5 Mistakes To Avoid When Filing Cryptocurrency Taxes

Crypto taxes have been a grey area for a while; with many crypto traders being confused about how to file returns when it comes to crypto profits. However, in the past few years, the IRS has clarified most ambiguous issues around crypto taxation. In fact, it has now started cracking down on crypto tax evaders in a big way and as many as 10000 crypto investors recently received letters from the IRS. That’s why rookie mistakes when filing crypto taxes are just not an option anymore. Here are some of the most common mistakes and how you can avoid them:

#1 Treating crypto as currency, not property

This is one of the most fundamental mistakes a taxpayer can make. While it seems intuitive to consider crypto as a currency for tax purposes (it is a digital currency after all), the IRS actually classifies cryptocurrency as property. So the same provisions that apply to property transactions apply to crypto transactions as well. In other words, profits from crypto transactions are liable for capital gains tax. If the currency is held for less than a year, then Short Term Capital Gains Tax needs to be paid; otherwise, Long Term Capital Gains tax is payable.

#2 Ignoring your transaction history from previous years

This is another common mistake. You’re paying taxes for FY2018 so why would you need to have your transaction history from other years? Well, let’s say you sell bitcoin in 2018 but had purchased it in 2016. To calculate your gains/loss from the transaction, you need to know the price at which the bitcoin was purchased back in 2016. This means that it’s important to have all your transaction history when you’re filing your returns. If you haven’t been keeping records, you can use crypto tax software to get your calculations right.  

#3 Forgetting that crypto received as income is different from crypto trading

Now you may have received some cryptocurrency as part of your salary, or through mining. Many people tend to either ignore this completely or treat it in the same way as they would treat their crypto trades. However, crypto received as income has to be reported as part of your income when you receive it. In order to do this, you need to figure out the fair value of the crypto on the day that it was credited to your account, and add it to your taxable income. Also, keep in mind that you will have to pay capital gains tax when you sell the cryptocurrency later on.

#4 Only considering transactions where crypto is converted into fiat currency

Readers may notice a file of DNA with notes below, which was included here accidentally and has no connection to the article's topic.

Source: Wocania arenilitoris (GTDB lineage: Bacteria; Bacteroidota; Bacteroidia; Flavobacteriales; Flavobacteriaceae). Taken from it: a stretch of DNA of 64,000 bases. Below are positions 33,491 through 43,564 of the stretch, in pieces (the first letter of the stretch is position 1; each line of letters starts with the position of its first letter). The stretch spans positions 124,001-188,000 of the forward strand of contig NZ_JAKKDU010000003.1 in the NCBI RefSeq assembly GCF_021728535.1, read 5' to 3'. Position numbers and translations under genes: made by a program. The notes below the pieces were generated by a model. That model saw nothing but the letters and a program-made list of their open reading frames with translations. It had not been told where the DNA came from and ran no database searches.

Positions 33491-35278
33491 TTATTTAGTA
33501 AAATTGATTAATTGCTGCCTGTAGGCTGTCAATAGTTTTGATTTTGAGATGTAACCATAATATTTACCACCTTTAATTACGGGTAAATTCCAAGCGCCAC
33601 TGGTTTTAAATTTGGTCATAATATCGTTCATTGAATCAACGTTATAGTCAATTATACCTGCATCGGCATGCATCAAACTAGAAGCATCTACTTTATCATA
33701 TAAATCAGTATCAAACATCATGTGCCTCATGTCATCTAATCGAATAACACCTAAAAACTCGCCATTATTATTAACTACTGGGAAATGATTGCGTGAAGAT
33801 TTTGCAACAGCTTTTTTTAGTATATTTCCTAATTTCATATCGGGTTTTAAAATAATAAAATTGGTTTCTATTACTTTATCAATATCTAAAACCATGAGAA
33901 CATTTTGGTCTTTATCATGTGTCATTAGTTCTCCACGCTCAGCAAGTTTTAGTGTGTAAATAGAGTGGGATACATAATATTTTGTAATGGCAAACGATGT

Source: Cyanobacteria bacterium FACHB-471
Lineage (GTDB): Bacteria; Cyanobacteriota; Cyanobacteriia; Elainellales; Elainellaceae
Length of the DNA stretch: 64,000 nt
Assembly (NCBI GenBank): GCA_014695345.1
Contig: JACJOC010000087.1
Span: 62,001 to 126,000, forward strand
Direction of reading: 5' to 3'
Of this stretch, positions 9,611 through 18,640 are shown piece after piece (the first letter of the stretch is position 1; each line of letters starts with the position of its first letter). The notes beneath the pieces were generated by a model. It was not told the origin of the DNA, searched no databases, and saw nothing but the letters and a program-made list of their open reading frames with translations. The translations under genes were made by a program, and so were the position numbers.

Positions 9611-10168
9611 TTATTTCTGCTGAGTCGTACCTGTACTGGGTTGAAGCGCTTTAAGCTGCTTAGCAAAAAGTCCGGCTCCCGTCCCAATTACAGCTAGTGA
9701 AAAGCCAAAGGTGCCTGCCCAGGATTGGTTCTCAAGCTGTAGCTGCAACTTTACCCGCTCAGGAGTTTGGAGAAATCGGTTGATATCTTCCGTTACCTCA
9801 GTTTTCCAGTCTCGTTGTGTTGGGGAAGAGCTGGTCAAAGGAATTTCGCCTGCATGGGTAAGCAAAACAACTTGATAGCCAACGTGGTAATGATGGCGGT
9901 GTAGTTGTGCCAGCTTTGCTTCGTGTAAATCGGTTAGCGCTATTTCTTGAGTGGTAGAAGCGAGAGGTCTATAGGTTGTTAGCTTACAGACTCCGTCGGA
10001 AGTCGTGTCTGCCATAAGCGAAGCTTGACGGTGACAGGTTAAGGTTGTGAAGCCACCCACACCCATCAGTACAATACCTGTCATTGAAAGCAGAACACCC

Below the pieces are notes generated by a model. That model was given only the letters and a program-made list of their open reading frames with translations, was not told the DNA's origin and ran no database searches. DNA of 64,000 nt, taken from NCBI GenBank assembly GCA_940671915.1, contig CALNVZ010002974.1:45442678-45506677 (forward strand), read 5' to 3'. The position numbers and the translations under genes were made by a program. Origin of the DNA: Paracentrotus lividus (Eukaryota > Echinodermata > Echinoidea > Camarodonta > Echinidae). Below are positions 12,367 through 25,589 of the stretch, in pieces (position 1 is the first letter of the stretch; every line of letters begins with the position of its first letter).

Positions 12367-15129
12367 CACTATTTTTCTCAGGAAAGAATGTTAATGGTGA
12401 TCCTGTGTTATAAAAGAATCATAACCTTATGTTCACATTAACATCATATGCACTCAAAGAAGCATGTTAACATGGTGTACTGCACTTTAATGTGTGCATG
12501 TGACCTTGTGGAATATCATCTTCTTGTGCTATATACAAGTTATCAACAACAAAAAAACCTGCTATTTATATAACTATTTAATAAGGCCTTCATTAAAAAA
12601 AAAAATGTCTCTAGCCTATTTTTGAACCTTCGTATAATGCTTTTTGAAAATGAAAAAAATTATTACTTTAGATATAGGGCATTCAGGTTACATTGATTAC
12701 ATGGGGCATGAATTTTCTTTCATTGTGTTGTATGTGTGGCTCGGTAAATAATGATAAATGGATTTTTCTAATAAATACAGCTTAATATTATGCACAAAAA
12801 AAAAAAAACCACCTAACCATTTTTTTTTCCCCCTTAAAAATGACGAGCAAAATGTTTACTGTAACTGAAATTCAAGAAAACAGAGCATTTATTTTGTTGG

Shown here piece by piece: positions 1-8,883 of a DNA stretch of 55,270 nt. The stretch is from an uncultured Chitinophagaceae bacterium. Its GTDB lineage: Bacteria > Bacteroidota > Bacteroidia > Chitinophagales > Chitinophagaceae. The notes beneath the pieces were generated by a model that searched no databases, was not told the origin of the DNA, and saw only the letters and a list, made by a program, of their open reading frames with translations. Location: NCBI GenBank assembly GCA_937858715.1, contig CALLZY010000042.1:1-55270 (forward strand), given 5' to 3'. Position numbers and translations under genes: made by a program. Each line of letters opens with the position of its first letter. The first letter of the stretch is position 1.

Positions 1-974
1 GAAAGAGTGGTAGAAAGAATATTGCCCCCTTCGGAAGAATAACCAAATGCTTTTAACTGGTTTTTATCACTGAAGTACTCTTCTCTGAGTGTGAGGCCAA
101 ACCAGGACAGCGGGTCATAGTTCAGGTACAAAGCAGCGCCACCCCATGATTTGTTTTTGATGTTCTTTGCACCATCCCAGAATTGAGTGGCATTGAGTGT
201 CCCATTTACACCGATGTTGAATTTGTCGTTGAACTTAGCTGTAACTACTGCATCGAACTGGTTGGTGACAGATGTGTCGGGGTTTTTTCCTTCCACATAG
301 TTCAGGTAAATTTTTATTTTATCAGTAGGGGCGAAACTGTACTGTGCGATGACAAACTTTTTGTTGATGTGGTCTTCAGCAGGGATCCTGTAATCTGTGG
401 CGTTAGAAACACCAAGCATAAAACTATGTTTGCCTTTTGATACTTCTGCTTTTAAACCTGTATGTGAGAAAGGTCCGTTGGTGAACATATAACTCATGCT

This is another common mistake that can get taxpayers into a lot of trouble. Many taxpayers are under the impression that they only need to pay crypto taxes when they “cash-out”, or in other words, when they sell their cryptocurrency for fiat currency (like USD). However, as per IRS regulations, every single crypto transaction creates a tax obligation. So if you sell your Bitcoin for Ripple, and then use the Ripple to buy Ethereum, you will have to pay taxes on the profits that you make on each of these transactions. So let’s say you purchased Bitcoin worth $1000 and traded it for Ripple worth $1500 during the year — you will need to pay capital gains tax on your profit of $500. 

#5 Ignoring crypto losses while filing your returns

This is another basic mistake but a rather costly one for taxpayers as you are not making use of a solid method of reducing taxable capital gains. It’s important to remember that crypto losses work exactly like other property losses. This means that if you’ve suffered any losses in any crypto transactions during the year, you can use those losses to offset your capital gains, thereby paying lower taxes overall. You can even use these losses to offset your future gains. In fact, not only can you offset your entire capital gains, but you can actually use those capital losses to offset up to $3000 of ordinary income.

The bottom line

With the IRS doubling down on crypto investors, now is the time to get your house in order. Not only do you need to file current and future returns correctly, but it’s probably worth it to look into returns from previous years and file an amendment if required. If all the crypto tax regulations still seem a little daunting, you might want to hire a bitcoin tax accountant. While it may result in some upfront expenses, it will probably save you more money in the long run.